Proof. Suppose that is an sequence in with for some sequence . Then for some sequence such that and . Fix . Passing to a subsequence we can suppose that and .
Assume first that there exists such that for every , . Let and ; then . Since is bounded and , passing to another subsequence we can suppose that for some . Then, there exist with such that Since , we also get Hence . On the other hand, since is an sequence, we have that , which contradicts the fact that .
Assume now that for all , there exist such that . Denote each by , where is the canonical basis of . Then . Since , there exists such that By hypothesis, there exists such that . Then On the other hand, since is an sequence, we have that , which contradicts the fact that .

In view of the last proposition and motivated by the behavior of the summing basic sequence with the norm , we will define the asymptotically isometric -summing basic sequence. First we consider the following definition.

Definition 4. Let be a bounded basic sequence in a Banach space . We say that is a convexly closed sequence if the set is closed, that is, if .

Note that subsequences of convexly closed sequences are again convexly closed and that every basic sequence equivalent to a convexly closed sequence is convexly closed.

It is easy to see that the summing basis, the canonical basis of , and sequences are convexly closed. Moreover, a weakly null basic sequence in a Banach space is not a convexly closed sequence. Hence the canonical basis of and the canonical basis of , , are not convexly closed.

Definition 5. Let be a sequence in a Banach space . We say that is an asymptotically isometric -summing basic sequence, sequence for short, if is convexly closed and there exists such that and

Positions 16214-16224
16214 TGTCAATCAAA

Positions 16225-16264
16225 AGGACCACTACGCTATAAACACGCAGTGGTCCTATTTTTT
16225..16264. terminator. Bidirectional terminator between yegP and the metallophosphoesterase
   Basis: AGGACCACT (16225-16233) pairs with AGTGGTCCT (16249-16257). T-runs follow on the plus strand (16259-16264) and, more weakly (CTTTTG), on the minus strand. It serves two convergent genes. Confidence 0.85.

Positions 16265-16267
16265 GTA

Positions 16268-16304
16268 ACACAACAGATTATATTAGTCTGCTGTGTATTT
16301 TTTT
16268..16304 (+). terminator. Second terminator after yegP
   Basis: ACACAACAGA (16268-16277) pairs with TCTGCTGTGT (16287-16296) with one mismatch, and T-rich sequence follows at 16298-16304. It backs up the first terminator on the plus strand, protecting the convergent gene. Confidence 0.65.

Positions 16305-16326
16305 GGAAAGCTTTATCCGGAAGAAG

Now, we prove that the analogous of the operator defined in  is still contractive and then Banach spaces containing sequences does not have the FPP.

Proposition 6. Let be a nonempty, convex, closed and bounded subset of a Banach space . Let be a sequence such that and . If contains an sequence with this , then there exists a nonempty, convex and closed subset of and affine, nonexpansive, and fixed-point-free. Moreover, is contractive.

Proof. Let be an sequence in with such that . Set Thus is nonempty, convex, closed and bounded. Define , and extend linearly to , that is, if then define . It is easy to see that and that is affine and fixed-point-free, see . We only need to show that is a contractive mapping. Let , with . Then andwith and . Let , such that . As in  we have where and . Consequently, Take with . Since we have where Then we get Thus is contractive.

Next for any sequence of signs we will define a basis in equivalent to , the summing basis of , and a sequence asymptotically isometric to it.

Let be the canonical basis of and for any selection of signs , that is, , let be the sequence defined by Since for all , we get that is a basis of equivalent to the summing basis. The sequence is called the -basis of . Let , where . Then the -basis of is the summing basis. If we define , then is nonempty, convex and bounded. Since and are equivalent, we have that is convexly closed in .

The set is not -compact. The following result shows that the set contains neither sequences nor sequences with the norm if .

Proposition 7. For , let be the -basis of considered in . If then the set contains neither sequences nor sequences with the norm .